SQL 2005 all the way to 2014

Discussion in 'microsoft.public.sqlserver.server' started by Raj, Jun 2, 2010.

  1. Raj

    Raj Guest

    Our devs would like to stay on SQL 2005 all the way until 2014 or so.. They
    believe they will retire the app by then. What should we keep them informed
    about as far as the cons of that approach ?

    I understand mainstream support comes to an end next year... and we can go
    extended support ... What does that really mean ? Are they the same kind of
    support from MS ? I understand they wont get the new features,etc.. and they
    don't care.. So I'm looking at some potential operational/licensing/support
    issues that we need to consider if we do decide to run with SQL 2005 for the
    next 5 years or so...
     
    Raj, Jun 2, 2010
    #1
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  2. Raj

    Tom Cooper Guest

    The differences between mainstream and extended support is discussed at
    http://support.microsoft.com/gp/lifepolicy. The dates for support timelines
    for various products/versions can be found at
    http://support.microsoft.com/gp/lifeselect (you'll find SQL 2005 by clicking
    on More-Servers in the Server category. You are right, the final date for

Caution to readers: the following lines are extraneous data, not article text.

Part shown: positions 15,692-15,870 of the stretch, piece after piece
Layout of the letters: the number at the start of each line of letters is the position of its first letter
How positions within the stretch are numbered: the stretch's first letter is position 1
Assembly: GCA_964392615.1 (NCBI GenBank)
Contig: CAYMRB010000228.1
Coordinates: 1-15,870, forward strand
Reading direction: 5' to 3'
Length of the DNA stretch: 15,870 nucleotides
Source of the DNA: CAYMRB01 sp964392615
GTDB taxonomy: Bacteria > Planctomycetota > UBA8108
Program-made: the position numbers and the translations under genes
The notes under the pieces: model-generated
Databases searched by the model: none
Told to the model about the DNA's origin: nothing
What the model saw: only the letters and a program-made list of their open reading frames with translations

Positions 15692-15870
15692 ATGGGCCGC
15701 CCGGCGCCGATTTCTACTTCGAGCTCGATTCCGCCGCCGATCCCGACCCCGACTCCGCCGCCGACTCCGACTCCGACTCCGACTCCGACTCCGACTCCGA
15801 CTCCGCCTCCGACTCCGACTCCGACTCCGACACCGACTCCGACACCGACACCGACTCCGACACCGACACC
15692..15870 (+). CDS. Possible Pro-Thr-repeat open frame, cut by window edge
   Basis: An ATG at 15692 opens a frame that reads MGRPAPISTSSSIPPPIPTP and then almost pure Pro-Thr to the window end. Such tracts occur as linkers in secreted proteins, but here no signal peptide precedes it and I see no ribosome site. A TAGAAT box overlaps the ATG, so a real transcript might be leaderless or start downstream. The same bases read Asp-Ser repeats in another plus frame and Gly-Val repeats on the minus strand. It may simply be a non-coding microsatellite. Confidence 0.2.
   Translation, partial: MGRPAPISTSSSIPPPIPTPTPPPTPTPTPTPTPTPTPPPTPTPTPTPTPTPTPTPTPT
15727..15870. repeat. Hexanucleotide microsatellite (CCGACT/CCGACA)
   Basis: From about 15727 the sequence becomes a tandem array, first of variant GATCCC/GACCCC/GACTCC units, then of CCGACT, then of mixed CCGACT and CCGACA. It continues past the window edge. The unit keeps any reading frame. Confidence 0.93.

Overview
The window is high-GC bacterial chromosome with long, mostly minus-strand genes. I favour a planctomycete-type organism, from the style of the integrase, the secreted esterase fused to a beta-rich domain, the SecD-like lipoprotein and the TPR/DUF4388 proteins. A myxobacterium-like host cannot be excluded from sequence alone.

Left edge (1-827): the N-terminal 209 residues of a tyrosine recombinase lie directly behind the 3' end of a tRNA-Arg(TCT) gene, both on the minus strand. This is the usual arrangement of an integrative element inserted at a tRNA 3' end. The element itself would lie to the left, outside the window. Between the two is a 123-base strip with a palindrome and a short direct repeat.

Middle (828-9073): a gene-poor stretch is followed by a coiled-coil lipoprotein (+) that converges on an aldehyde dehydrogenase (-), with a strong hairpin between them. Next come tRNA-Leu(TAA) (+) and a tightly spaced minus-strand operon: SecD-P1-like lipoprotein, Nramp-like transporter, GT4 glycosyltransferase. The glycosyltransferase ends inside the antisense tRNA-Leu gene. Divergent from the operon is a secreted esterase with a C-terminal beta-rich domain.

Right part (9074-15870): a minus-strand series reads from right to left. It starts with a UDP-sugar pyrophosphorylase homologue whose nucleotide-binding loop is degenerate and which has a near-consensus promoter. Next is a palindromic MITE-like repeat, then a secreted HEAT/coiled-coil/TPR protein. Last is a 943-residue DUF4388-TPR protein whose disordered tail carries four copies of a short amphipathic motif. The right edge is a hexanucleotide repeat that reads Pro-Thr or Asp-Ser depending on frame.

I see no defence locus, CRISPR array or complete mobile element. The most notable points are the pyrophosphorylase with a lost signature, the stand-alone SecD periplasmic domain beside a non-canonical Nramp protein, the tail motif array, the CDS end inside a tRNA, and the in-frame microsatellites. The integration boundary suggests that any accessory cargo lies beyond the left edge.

mainstream support for SQL 2005 is April 12, 2011 and the final date for
    extended support is April 12, 2016.

    Tom
     
    Tom Cooper, Jun 2, 2010
    #2
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  3. Raj

    GS Guest

    may be off topic.
    I believe we have heard that a particular app will retire by certain date.
    however, look at the number legacy app out there people thought would be
    obsolete but still in use., worse the horrendous effort spent in keeping
    them running
     
    GS, Jun 3, 2010
    #3
  4. Raj,

    What it really means is that it will cost you 10 times over the cost of
    upgrading to SQL Server 2008 and whatever it is that comes out next. You
    will want fixes for things long since fixed in later versions and will
    struggle to find staff that can remember that far back as time goes
    further forward (or worse... get stuck with 'old' staff that couldn't
    keep up :) ).

    Irrespective of the success of 2005, 2008 has productivity benefits for
    the developer and DBA and a whole new generation better reports. Reports
    alone are worth the upgrade but there are other features (indexing,
    compression, SSIS, agent management, cpu efficiency, ram management,
    etc...)

    Upgrading is cheap and simple. I am struggling to see why a company
    would resist. It isn't a case of jumping every version as it lands
    (although we like doing that) but you're talking about a decade. In
    computing terms that is positively an eon.

    Geoff Schaller
    Software Objectives
     
    Geoff Schaller, Jun 4, 2010
    #4
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